Inspired by real events. At the height of the Cold War in 1961,Captain Mikhail Polenin (Liam Neeson) is replaced by Captain Alexei Vostrikov (Harrison Ford) as commander of nuclear sub K-19, when the Soviet leadership decides he isnít readying their flagship sub fast enough for her maiden voyage. Remaining on board as executive officer, Polenin clashes with Vostrikov repeatedly, but both share a deep dedication to their country. After taxing drills and the successful launch of a test missile, K-19 receives orders to take its position off the US coastline between Washington and New York. Unaware that the submarine has been damaged, Vostrikov obeys and as they near their destination, the atomic reactorís cooling system springs a leak threatening to set off missile warheads, which in turn could trigger World War III.
Review by Louise Keller:
A powerful drama about events surrounding the malfunction of the Russian super sub, K-19, nicknamed The Widowmaker, is a disturbing and insightful look at real events and how true valour averted warfare. It may take a few minutes to fully accept and come to terms with Harrison Ford and Liam Neesonís Russian accents, but once accepted, the film quickly develops into a powderkeg of conflicts Ė command, confidence and courage. From the ocean floor to the bowels of the enclosed submarine, the atmosphere is claustrophobic and scenes of seamen playing football on ice in the fresh air at surface level, are a welcome diversion from the intensity of life below. Even the laundry is hung out to dry in perhaps the filmís only light-hearted moments. Neeson towers above the entire crew - physically as well as morally - as the former captain whose command is set aside to accommodate the heavy handed style of Fordís Captain Alexei Vostrikov. The pressure escalates far beyond that of the onboard nuclear reactor crisis, and we are witness to horrific scenes as the sailors attempt to repair the reactor in pairs, in death defying 10 minute snatches. We become involved through personal stories that display vulnerabilities, tenacity and different temperaments. Our heartbeats rise as does the radiation levels and temperatures. Through monumental life and death decisions, Vostrikov pushes his men to the edge, even when it isnít clear where the edge actually is. Itís a tense and gripping two-hours-plus. K-19 is a story about heroes Ė in different moulds Ė some are more obvious than others. The credibility of the two commanding men lies in the hands of Neeson and Ford, who both deliver excellent, subtle performances. The development of their relationship is handled with care, and the journey both men undertake is a satisfying and somewhat surprising one. K-19 may bear a few scars of its Hollywood production, but itís an effecting and hard-hitting drama with a non trivial theme with an eye-opening and revelatory outcome.
Review by Andrew L. Urban:
If you laid all the WWII movies end to end, by now youíd be watching movies for as long as the war itself. And still they come: and still weíre watching stories of extraordinary courage, of hellish conditions, of men taken to the brink and beyond, of hideous anguish and horrible deaths. And still the wars go on. And still the Hollywood studios cast famous stars to play commanding officers of foreign powers, speaking American with a Russian accent to diddle us into fantasising that they are actually speaking Russian, but we can understand, via the magic of cinema. It says something for the producers that they donít trust their audience to come unless itís done like this. Or, if theyíre right, it says something about their audience. So while I sit there thinking how much more powerful and engaging this film would be with actors (not stars) speaking their native language Ė and thus delivering through the nuance of that language all the cultural and personal resonances of their world Ė others are finding it easier to consume, not having to read the subtitles. No pain, no gain, I say. That aside, Kathryn Bigelow has made a fearsome film of an incident which took the world uncomfortably close to a nuclear war just when I was getting into my teenage stride. Itís a credit to the stars that they retain enough of our credulity to make the film effective, gripping and even thought provoking, considering so much of the thinking is already done for us. Technically excellent, K-19 pings with memories of the Cold War and reminds us of manís stupidity as well as his capacity for nobility. But WWIII is still on the cards.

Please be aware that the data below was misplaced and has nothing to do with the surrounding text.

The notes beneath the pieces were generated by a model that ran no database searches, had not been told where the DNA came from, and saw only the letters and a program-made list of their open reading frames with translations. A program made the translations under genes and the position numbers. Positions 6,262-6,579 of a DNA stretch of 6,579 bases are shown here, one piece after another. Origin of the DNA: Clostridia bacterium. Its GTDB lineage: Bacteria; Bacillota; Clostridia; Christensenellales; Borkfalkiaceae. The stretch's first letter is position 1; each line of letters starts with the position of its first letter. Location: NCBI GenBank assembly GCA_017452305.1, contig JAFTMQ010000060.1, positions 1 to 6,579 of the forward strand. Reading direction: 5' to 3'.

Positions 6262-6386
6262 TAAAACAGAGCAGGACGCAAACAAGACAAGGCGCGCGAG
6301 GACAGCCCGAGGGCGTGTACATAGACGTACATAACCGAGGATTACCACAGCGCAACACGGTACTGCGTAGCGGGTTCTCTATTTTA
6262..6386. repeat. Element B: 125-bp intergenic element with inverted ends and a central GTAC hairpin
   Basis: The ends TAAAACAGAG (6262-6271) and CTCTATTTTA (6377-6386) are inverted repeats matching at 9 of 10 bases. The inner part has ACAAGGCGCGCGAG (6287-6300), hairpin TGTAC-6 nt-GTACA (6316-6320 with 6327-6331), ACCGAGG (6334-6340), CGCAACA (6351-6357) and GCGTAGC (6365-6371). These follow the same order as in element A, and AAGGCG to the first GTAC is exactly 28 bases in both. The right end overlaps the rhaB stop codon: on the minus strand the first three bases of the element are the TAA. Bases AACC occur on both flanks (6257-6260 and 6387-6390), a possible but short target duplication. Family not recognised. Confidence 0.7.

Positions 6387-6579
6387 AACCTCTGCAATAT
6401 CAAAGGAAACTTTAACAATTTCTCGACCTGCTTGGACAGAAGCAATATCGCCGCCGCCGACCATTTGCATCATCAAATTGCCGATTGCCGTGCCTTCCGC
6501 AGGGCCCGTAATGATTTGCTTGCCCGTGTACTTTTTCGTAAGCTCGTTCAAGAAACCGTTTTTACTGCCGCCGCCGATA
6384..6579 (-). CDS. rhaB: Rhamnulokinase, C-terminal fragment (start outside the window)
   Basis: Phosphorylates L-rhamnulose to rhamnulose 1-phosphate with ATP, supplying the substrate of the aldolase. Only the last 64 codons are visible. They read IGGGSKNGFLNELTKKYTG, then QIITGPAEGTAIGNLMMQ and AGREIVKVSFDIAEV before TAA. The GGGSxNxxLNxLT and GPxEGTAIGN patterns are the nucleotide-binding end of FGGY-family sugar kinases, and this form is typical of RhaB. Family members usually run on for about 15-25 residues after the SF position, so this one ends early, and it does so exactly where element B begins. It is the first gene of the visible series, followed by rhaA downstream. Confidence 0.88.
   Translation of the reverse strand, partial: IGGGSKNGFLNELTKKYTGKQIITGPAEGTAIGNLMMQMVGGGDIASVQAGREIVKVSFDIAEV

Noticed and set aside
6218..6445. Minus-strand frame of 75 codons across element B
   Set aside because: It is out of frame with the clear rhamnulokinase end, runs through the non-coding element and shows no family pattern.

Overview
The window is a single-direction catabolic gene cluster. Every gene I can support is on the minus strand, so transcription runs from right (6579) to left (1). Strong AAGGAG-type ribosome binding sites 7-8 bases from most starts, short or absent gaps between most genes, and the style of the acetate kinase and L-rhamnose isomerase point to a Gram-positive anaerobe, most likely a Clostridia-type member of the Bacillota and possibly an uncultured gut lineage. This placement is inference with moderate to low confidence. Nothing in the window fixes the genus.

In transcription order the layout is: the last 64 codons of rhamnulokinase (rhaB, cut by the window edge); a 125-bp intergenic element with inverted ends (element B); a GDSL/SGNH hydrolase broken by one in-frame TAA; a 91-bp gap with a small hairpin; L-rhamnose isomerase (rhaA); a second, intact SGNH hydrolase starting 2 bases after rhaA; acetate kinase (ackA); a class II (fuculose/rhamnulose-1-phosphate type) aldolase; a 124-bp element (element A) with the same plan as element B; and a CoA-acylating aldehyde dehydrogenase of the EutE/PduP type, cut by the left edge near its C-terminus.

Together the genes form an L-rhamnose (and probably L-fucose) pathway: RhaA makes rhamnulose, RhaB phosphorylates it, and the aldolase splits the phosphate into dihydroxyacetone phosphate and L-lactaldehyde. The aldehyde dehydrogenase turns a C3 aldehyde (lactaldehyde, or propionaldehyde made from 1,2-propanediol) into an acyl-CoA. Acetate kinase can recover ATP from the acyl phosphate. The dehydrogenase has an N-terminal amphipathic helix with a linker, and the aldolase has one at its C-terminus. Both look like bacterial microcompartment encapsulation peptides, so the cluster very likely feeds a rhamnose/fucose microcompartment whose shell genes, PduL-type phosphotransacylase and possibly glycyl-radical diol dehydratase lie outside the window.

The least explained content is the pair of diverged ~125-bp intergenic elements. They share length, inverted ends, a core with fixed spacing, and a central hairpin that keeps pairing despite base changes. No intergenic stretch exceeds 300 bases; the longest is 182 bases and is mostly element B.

Email this article
TRAILER ; FEATURE - Eleanor Singer reports
SOUNDTRACK REVIEW by Brad Green
CAST: Harrison Ford, Liam Neeson, Sam Spruell, Peter Stebbings, Joss Ackland
PRODUCER: Kathryn Bigelow, Edward S. Fedlman, Chris Whitaker
DIRECTOR: Kathryn Bigelow
SCRIPT: Christopher Kyle (Louis Nowra story)
CINEMATOGRAPHER: Jeff Cronenweth
EDITOR: Walter Murch
MUSIC: Klaus Badelt
PRODUCTION DESIGN: Karl Juliusson, Michael Novotny
RUNNING TIME: 138 minutes
AUSTRALIAN DISTRIBUTOR: UIP
AUSTRALIAN RELEASE: November 7, 2002
VIDEO DISTRIBUTOR: Paramount
VIDEO RELEASE: April 25, 2003 (Also on DVD)
RIVERSIDE SCREEN PREMIERES
A program of premiere screenings of new movies prior to their commercial release
on 6 consecutive Tuesdays, starts February 17, 2015 at Riverside Theatre,
Curated & presented by Andrew L. Urban, discussion to
follow with special guests. Briefing notes provided.